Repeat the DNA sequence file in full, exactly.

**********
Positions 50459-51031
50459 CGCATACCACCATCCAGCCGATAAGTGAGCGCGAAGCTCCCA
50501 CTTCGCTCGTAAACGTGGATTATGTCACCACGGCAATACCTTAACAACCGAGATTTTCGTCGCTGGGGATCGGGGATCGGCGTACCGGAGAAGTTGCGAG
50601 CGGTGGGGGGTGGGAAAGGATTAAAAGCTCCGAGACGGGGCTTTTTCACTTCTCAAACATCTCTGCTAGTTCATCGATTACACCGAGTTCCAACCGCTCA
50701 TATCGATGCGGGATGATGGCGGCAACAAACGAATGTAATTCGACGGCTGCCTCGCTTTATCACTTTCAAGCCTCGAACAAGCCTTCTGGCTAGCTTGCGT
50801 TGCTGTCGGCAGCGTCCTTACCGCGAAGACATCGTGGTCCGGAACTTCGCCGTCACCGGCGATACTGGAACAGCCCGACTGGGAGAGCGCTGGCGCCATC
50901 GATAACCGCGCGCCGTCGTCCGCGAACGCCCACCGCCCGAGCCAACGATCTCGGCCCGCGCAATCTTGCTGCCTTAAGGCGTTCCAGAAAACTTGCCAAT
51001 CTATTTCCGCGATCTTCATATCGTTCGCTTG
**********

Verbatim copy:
Positions 50459-51031
50459 CGCATACCACCATCCAGCCGATAAGTGAGCGCGAAGCTCCCA
50501 CTTCGCTCGTAAACGTGGATTATGTCACCACGGCAATACCTTAACAACCGAGATTTTCGTCGCTGGGGATCGGGGATCGGCGTACCGGAGAAGTTGCGAG
50601 CGGTGGGGGGTGGGAAAGGATTAAAAGCTCCGAGACGGGGCTTTTTCACTTCTCAAACATCTCTGCTAGTTCATCGATTACACCGAGTTCCAACCGCTCA
50701 TATCGATGCGGGATGATGGCGGCAACAAACGAATGTAATTCGACGGCTGCCTCGCTTTATCACTTTCAAGCCTCGAACAAGCCTTCTGGCTAGCTTGCGT
50801 TGCTGTCGGCAGCGTCCTTACCGCGAAGACATCGTGGTCCGGAACTTCGCCGTCACCGGCGATACTGGAACAGCCCGACTGGGAGAGCGCTGGCGCCATC
50901 GATAACCGCGCGCCGTCGTCCGCGAACGCCCACCGCCCGAGCCAACGATCTCGGCCCGCGCAATCTTGCTGCCTTAAGGCGTTCCAGAAAACTTGCCAAT
51001 CTATTTCCGCGATCTTCATATCGTTCGCTTG